Why Your Brain Makes Bad Investment Decisions

As discussed in a previous article exploring our brains on money, we know that the concept of money itself is relatively new. As such, handling and managing it is a rudimentary skill for people in general.

The brain, no matter how advanced it is in its processes, still may have a few lapses when it comes to judgment when there is money at stake. 

We know what happens to our minds when we lose a lot of money, but why is it that our brain makes bad investment decisions in the first place?

Heuristics that hinder us

The brain is not yet evolutionarily adapted to making decisions related to money.

In lieu of this, the brain may be limited in handling new information, which is what is thrown at investors almost every minute, with ever-changing stock prices and social changes affecting everything.

One limitation the brain experiences is something called anchoring — wherein our mind has a tendency to stick to the first piece of information we have, despite being shown new sources.

This may explain the issues that arise in our investment decisions. Upon being presented with new conditions in investment, the brain may stick to the old analyses, instead of crafting a new strategy.

human brain toy

In addition to this, the brain is geared to learn through repetitive experiences, allowing the individual to expect similar outcomes from the same set of conditions. The problem with this mindset is that it is not appropriate in the investment field – where outcomes are much less predictable.

This effect itself is known as the representativeness heuristic, where the brain assumes the likelihood of a particular outcome due to misguided assumptions which appear accurate, but in fact, are false.

For example, people may invest in a company that is profitable from the outside. But this is not always the case. What we see on the outside does not represent true value and investing in something based on appearance alone can be quite irrational.


Another trick our brain plays on us is the overconfidence effect, where our subjective confidence in our judgments is far greater than the actual accuracy of those judgments alone. This, together with the desire to win in a highly volatile market, is a bad combination that can result in poor investment decisions.

This unearned confidence, together with the desire of the person to win in a highly volatile market, is a bad combination that can result in investment decisions where you may lose much more.

A common example of this is when first-time investors earn their first gain in the stock market or foreign exchange. From this single win, they assume the choices they made were great and hold on to their investment, hoping that it will win more.

Avoiding uncertainty and loss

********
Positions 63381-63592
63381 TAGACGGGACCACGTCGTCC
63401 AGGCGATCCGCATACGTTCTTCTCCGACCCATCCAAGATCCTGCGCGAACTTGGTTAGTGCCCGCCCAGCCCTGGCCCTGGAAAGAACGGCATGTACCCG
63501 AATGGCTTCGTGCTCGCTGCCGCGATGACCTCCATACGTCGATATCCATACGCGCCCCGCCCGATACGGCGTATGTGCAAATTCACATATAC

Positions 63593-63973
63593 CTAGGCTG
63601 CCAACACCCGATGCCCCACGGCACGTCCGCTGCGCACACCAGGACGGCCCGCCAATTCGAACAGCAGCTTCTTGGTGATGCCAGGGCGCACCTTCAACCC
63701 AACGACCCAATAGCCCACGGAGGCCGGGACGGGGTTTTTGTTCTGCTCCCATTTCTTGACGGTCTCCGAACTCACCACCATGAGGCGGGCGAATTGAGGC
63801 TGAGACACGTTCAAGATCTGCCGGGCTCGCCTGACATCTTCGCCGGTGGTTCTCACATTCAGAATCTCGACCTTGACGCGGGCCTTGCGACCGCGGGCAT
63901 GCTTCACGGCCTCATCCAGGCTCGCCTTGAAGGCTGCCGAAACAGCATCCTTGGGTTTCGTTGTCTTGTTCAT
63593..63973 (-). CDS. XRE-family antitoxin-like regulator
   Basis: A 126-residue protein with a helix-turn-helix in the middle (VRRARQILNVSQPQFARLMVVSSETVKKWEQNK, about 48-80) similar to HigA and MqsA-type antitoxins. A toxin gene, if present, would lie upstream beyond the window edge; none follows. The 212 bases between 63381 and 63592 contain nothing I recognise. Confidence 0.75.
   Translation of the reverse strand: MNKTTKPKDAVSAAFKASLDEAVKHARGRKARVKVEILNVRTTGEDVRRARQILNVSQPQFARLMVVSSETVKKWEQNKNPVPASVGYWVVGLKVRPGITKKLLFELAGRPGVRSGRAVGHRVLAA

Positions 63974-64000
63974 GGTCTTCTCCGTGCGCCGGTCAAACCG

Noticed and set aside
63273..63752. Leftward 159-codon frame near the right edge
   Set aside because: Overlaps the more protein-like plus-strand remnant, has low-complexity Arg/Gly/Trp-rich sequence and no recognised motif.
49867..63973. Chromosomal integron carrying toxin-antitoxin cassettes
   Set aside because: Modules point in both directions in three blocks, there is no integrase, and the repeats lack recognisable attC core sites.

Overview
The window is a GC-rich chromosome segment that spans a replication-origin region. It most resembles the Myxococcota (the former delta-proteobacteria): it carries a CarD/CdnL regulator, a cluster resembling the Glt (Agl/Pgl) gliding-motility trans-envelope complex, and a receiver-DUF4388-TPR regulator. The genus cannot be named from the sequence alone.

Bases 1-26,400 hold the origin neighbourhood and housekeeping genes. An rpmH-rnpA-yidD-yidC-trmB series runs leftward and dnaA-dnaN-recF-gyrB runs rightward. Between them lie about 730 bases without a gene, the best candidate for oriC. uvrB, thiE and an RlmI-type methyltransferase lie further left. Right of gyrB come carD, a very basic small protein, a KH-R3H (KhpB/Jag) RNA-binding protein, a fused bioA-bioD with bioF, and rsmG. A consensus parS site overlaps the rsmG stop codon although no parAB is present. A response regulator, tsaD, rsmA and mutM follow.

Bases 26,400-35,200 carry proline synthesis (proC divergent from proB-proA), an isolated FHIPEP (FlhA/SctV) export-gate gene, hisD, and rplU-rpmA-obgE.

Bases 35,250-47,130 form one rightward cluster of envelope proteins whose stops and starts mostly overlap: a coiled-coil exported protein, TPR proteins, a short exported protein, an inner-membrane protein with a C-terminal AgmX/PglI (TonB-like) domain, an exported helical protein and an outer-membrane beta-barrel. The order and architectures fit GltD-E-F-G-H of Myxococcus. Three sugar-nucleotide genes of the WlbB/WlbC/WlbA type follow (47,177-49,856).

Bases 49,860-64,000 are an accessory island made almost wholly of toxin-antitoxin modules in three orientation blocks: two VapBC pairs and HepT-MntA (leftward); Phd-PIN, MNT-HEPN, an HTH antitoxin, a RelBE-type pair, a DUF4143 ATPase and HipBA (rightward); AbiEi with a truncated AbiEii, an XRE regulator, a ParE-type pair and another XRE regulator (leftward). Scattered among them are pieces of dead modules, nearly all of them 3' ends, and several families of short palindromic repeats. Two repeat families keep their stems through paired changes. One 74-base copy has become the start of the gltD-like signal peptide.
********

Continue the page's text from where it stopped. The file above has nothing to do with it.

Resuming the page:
When we feel uncertain, we begin to experience stress and anxiety.

This is, even more, the case when we are dealing with high stakes of money. The more we are unsure of what will happen with such large stakes of money, the more stressed out we become, and the higher the stress, the worse our decisions are.

Financial gains may induce a sort of dopamine hit, but when it comes to financial loss, our brains experience the same sensations of pain. In order to avoid such pain, we make poorly thought-out financial decisions.

The loss aversion effect is when we are more willing to take risks simply to avoid a loss than to make gains. According to economists and psychologists, the very thought of losing is psychologically twice as powerful as the pleasure of gaining.

159 Loss Aversion Illustrations & Clip Art - iStock

The problem with the human brain is that it does not accept loss easily. It tries to wiggle its way through a winning approach — regardless of if that strategy is inaccurate or bad. Our brains try to justify the approach taken, attempting to predict variables that might simply be unpredictable.

Humans are biologically not risk-takers

Back before money existed, and all of this modern innovation and technology was nowhere to be found, humans lived out in the wild where survival was not easy. You had to hunt for your food, at risk of being attacked by unknown diseases and animals. Back then, anything and everything could potentially kill you.

As such, it was only natural that the humans that took less risk out in the natural world would be more likely to live and survive, reproducing their genes and passing it on to the next generation.

While that may be all good and well for the continuation of the human race, what it inevitably led to is a natural selection of genes that promote an apprehension of risk. In other words, we are biologically programmed to not be risk-takers.